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ETHAmsterdam took place over the weekend, closing out the week-long Devconnect happening in Amsterdam. The schedule was packed with sessions covering a broad range of Web3 topics. One session that caught my eye was a Friday session presented by Alexis Sellier of Radicle, entitled “Peer-to-peer code distribution with Radicle”.

You can watch the session in the YouTube video below. My thoughts on the presentation follow.

What Is Radicle?

Radicle bills itself as a decentralized code collaboration network. They’ve basically taken the familiarity of GitHub and GitLab as centralized repositories for code collaboration, leveraging the full features of Git’s version control system, and added decentralization — while also integrating a number of Web3 identity features.

You can start a Radicle project by cloning something stored in a Git repository. So if you’re already using Git, but want to move away from one of the centralized repositories, the onboarding experience is pretty seamless. You can see from the demo in the video that the command line interface will feel familiar. One fundamental difference between the centralized GitHub model and Radicle’s approach to version control is that there isn’t a single immutable master that contributors merge into — each peer maintains a branched version of the project with whichever changes they are interested in maintaining.

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Identities and Radicle

There are two types of identities within the Radicle network, and both are used by the Radicle Link peer-to-peer gossip protocol. There are individual identities, which are basically equivalent to having a username on GitHub — but instead, they are identity generated as a key pair in the Radicle CLI. Projects are a second type of identity, and can be acted on by one or more individuals.

Unlike the centralized models on GitHub and GitLab, where you sign up for a user account, Radicle has you create an identity with a key pair from the CLI. This identity persists as part of the project when it is published to one or more of the seed nodes in the Radicle network. One benefit of this approach is that you can see the full history of an identity and know that identity is the same across all projects it participates in — much like wallet reputation can be determined from blockchain participation over time.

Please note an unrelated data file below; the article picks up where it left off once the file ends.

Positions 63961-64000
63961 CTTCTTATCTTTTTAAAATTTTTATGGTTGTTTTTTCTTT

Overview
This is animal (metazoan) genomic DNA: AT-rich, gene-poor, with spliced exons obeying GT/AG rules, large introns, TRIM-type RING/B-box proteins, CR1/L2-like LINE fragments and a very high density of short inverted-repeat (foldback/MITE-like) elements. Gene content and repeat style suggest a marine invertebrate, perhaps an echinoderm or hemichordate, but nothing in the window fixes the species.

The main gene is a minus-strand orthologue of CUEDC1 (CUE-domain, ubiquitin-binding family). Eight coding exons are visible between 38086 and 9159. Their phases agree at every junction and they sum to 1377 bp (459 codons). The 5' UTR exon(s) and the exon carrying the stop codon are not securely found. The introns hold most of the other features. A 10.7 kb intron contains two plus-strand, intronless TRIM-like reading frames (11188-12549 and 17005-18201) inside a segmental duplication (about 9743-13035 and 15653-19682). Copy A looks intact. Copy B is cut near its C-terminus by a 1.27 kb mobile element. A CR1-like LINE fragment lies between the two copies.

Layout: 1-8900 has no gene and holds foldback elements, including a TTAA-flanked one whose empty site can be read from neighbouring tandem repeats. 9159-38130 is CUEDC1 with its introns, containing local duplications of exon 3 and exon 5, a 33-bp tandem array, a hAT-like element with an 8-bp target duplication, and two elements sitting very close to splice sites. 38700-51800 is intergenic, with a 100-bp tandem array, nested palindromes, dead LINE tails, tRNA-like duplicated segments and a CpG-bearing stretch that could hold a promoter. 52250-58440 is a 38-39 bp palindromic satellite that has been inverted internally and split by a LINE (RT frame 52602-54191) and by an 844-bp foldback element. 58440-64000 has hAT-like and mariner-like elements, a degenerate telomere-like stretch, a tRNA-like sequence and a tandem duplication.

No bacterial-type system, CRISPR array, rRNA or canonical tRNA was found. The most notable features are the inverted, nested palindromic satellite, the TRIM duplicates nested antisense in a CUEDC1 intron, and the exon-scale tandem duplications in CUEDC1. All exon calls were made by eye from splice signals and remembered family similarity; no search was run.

Radicle also integrates with ENS, so that you can directly associate a .eth domain with a Radicle identity — which further allows for linking participation in code projects to other on-chain behaviors.

Pushing Changes

Pushing changes is also familiar because you’re still leveraging “git add” and “git commit”. When you submit changes, these are published to a default seed node that you select when setting up the project. This could be a seed node you self-host and use the Radicle Link gossip protocol to share with other peers, or you could rely on one of the nodes maintained by the Radicle foundation.

Projects can have multiple approved signers that can be delegated to sign for the project. If there are multiple delegates, you effectively get a multi-signature type of support, where more than one delegate needs to approve changes to the project.

Projects can also be viewed in a browser with a web frontend for the Radicle network. Any seed node can act as a backend to the web frontend, depending on where the project was pushed. There was an audience question in the presentation about whether you lose your code if the seed node goes down. Right now the assumption is that you either also maintain a local backup of the code, or potentially push to more than one seed node. Once Radicle has fully built out its peer-to-peer replication, there will be additional redundancy in the network.

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Source: InApps.net

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